According to Penn State scientists, a piezoelectric ceramic foam supported by a soft, elastic polymer support could enable a 10-fold increase in the capacity to harvest thermal and mechanical energy over regular piezoelectric composites.
Researchers looking for methods to harvest small quantities of energy to operate sensors for health monitoring or run mobile electronic devices usually add hard ceramic nanowires or nanoparticles to a flexible and soft polymer support. The piezo nanoparticles transform the mechanical energy into electrical voltage, while the polymer offers the required flexibility. However, these materials are not highly efficient because when they are mechanically loaded, the bulk of the polymer largely absorbs the mechanical energy, while only a small fraction of energy is transferred to the piezo nanoparticles. Although energy efficiency can be increased by adding more ceramic, it comes with the added tradeoff of less flexibility.
"The hard ceramics in the soft polymer is like stones in water," said Qing Wang, professor of materials science and engineering, Penn State. "You can slap the surface of the water, but little force is transferred to the stones. We call that strain-transfer capability."
Almost 30 years ago, Bob Newnham, the late Penn State materials scientist, developed a concept, wherein the efficiency of the piezoelectric effect is determined by the connectivity of the piezo filler. Compared to what he classified as two-dimensional films, one-dimensional nanowires, or zero-dimensional nanoparticles, a three-dimensional material would be more efficient. This is because the mechanical energy will not be dissipated into the polymer matrix but would be directly transported via the three-dimensional material.
"Bob Newnham was a legend in the field of piezoelectrics," Wang said. "so everybody in the ceramic community knew of his approach, but how to achieve that 3-D structure with a well-defined microstructure remained a mystery."
What was believed to be the secret ingredient to explain the mystery ultimately turned out to be a low-cost polyurethane foam dusting sheet, which can be bought at any home improvement store. The sheet contains tiny uniform protrusions that serve as a template for forming the piezoelectric ceramic’s microstructure. The ceramic, in the form of suspended nanoparticles in solution, was subsequently applied to the polyurethane sheet. Upon heating the solution and template to a sufficiently high temperature, the sheet burns out first, followed by crystallization of the solution into a solid 3D microform foam with even holes. The holes in the ceramic foam are then filled with polymer.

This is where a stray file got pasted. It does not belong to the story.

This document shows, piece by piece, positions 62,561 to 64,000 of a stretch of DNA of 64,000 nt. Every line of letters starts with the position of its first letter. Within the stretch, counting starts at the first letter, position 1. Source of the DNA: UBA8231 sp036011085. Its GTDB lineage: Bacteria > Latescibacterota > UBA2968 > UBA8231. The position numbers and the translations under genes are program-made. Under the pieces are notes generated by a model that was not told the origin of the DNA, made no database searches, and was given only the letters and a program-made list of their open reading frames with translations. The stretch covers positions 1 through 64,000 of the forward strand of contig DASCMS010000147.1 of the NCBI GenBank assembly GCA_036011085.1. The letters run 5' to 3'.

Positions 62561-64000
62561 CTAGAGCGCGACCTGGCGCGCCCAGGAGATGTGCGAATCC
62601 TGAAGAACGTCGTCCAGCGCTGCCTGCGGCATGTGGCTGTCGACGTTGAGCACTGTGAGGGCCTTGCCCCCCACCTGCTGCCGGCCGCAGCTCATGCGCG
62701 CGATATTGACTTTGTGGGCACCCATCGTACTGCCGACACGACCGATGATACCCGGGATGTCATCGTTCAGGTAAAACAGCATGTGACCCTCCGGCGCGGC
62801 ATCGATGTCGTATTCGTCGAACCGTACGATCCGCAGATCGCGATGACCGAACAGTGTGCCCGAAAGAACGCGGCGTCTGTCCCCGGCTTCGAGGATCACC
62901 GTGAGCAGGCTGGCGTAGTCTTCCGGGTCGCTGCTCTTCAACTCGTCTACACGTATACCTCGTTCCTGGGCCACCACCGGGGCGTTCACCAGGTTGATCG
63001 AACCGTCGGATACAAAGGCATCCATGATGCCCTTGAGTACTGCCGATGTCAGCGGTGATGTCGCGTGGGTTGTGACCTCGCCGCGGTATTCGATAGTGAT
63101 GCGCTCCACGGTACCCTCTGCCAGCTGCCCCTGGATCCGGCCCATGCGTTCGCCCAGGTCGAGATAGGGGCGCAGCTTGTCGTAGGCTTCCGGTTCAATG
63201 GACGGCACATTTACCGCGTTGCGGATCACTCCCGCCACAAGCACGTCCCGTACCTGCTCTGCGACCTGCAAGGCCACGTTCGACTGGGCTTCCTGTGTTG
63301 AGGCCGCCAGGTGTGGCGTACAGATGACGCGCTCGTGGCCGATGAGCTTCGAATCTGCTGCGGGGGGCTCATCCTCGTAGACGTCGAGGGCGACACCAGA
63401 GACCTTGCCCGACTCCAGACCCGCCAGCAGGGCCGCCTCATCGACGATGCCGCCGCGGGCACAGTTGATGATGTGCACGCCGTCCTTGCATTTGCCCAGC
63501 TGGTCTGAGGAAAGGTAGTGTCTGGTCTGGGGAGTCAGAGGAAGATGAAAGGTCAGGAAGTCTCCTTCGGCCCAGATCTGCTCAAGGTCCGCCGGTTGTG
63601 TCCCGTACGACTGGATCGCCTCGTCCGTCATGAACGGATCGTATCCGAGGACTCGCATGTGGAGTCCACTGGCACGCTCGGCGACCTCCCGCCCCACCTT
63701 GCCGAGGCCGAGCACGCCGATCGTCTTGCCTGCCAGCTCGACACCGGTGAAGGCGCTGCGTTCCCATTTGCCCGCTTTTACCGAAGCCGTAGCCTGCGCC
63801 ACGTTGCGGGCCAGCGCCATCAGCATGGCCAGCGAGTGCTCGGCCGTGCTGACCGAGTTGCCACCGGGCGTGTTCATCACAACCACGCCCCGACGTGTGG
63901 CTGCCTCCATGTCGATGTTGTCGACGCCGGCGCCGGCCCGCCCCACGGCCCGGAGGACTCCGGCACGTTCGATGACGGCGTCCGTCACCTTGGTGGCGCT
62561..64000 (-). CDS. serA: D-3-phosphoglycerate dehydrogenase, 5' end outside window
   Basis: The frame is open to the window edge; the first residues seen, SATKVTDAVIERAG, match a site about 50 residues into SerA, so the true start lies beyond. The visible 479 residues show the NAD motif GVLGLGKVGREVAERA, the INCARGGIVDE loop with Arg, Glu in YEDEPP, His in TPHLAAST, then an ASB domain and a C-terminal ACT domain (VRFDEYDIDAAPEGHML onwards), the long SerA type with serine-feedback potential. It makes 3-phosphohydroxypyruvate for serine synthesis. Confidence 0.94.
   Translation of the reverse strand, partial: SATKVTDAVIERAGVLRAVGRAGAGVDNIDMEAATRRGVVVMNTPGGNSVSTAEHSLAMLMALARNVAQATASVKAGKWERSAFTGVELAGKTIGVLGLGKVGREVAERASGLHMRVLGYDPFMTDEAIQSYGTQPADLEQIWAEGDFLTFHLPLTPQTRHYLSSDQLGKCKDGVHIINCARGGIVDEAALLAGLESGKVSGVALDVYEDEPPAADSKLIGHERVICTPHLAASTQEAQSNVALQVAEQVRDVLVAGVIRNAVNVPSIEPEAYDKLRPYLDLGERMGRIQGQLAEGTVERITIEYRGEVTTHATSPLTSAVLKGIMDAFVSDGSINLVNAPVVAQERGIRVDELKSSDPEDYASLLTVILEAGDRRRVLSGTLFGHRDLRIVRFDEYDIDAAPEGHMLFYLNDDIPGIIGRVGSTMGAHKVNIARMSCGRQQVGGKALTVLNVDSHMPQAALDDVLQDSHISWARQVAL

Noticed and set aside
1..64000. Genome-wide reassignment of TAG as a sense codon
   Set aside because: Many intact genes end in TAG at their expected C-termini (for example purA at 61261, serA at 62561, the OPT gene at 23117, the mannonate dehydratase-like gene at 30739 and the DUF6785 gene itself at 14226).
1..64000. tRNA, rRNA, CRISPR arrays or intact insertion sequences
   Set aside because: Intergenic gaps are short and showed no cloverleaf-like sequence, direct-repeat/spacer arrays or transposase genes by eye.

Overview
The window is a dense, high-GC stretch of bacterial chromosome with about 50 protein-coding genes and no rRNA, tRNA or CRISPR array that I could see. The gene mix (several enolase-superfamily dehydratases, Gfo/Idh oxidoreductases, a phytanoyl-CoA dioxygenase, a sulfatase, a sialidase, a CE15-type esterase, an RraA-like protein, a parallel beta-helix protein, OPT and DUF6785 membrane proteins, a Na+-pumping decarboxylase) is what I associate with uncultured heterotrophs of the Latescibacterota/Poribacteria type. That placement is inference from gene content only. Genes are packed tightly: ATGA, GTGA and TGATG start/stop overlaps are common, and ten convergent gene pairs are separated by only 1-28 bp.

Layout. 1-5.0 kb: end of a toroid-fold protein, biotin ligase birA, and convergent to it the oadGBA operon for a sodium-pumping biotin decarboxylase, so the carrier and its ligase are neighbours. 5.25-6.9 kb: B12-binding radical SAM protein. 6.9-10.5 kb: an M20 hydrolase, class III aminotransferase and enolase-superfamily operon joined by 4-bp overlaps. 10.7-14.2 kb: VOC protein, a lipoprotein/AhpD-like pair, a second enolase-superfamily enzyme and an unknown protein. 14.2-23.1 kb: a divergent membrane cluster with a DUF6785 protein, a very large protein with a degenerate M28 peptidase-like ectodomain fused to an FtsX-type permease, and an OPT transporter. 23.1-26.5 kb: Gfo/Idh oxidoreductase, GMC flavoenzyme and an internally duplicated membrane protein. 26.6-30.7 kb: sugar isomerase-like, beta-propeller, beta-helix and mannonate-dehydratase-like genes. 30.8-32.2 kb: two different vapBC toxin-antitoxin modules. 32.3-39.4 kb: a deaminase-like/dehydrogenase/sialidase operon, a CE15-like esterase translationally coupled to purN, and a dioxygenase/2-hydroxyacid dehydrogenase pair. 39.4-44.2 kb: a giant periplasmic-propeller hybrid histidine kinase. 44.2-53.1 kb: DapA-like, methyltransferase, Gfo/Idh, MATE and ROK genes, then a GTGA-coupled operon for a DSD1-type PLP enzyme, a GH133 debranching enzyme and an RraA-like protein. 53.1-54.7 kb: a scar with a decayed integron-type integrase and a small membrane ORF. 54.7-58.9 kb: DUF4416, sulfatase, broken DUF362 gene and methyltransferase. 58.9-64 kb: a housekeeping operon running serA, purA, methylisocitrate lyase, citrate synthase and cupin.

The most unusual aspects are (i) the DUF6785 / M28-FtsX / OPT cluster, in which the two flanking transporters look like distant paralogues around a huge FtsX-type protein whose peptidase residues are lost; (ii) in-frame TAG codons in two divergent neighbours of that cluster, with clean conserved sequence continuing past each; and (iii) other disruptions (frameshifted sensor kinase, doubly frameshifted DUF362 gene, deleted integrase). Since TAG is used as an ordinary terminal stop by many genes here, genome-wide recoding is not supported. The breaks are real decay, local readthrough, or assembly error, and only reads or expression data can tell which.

"We see that this 3-D composite has a much higher energy output under different modes," Wang said. "We can stretch it, bend it, press it. And at the same time, it can be used as a pyroelectric energy harvester if there is a temperature gradient of at least a few degrees."
The other corresponding author on the paper is Sulin Zhang, professor of engineering science and mechanics, Penn State; the paper is featured in Energy and Environmental Science. The elaborate computational work replicating the piezoelectric performance of this 3D composite was carried out by Zhang and his students.
"We were able to show theoretically that the piezoelectric performance of nanoparticle/nanowire composites is critically limited by the large disparity in stiffness of the polymer matrix and piezoceramics, but the 3-D composite foam is not limited by stiffness," Zhang said. "This is the fundamental difference between these composite materials, which speaks to the innovation of this new 3-D composite. Our extensive simulations further demonstrate this idea."
Wang and his team are now working with more environmentally friendly and lead-free alternatives to the existing lead-zirconium-titanate ceramic.
"This is a very general method," Wang said. "This is to demonstrate the concept, based on Bob Newnham's work. It is good to continue the work of a Penn State legend and to advance this field."
Guangzu Zhang, formerly in Wang's group and currently at Huazhong University of Science and Technology, China; and Peng Zhao, a doctoral student in Zhang's group are co-lead authors on the article titled, "Flexible three-dimensional interconnected piezoelectric ceramic foam based composites for highly efficient concurrent mechanical and thermal energy harvesting". Xiaoshin Zhang, Tiankai Zhao, Kuo Han, Chang Kyu Jeong, Yong Zhang¸ and Shenglin Jiang are other contributors.
The U.S. National Science Foundation, the National Key Research and Development Program of China, and the National Science Foundation of China funded the work.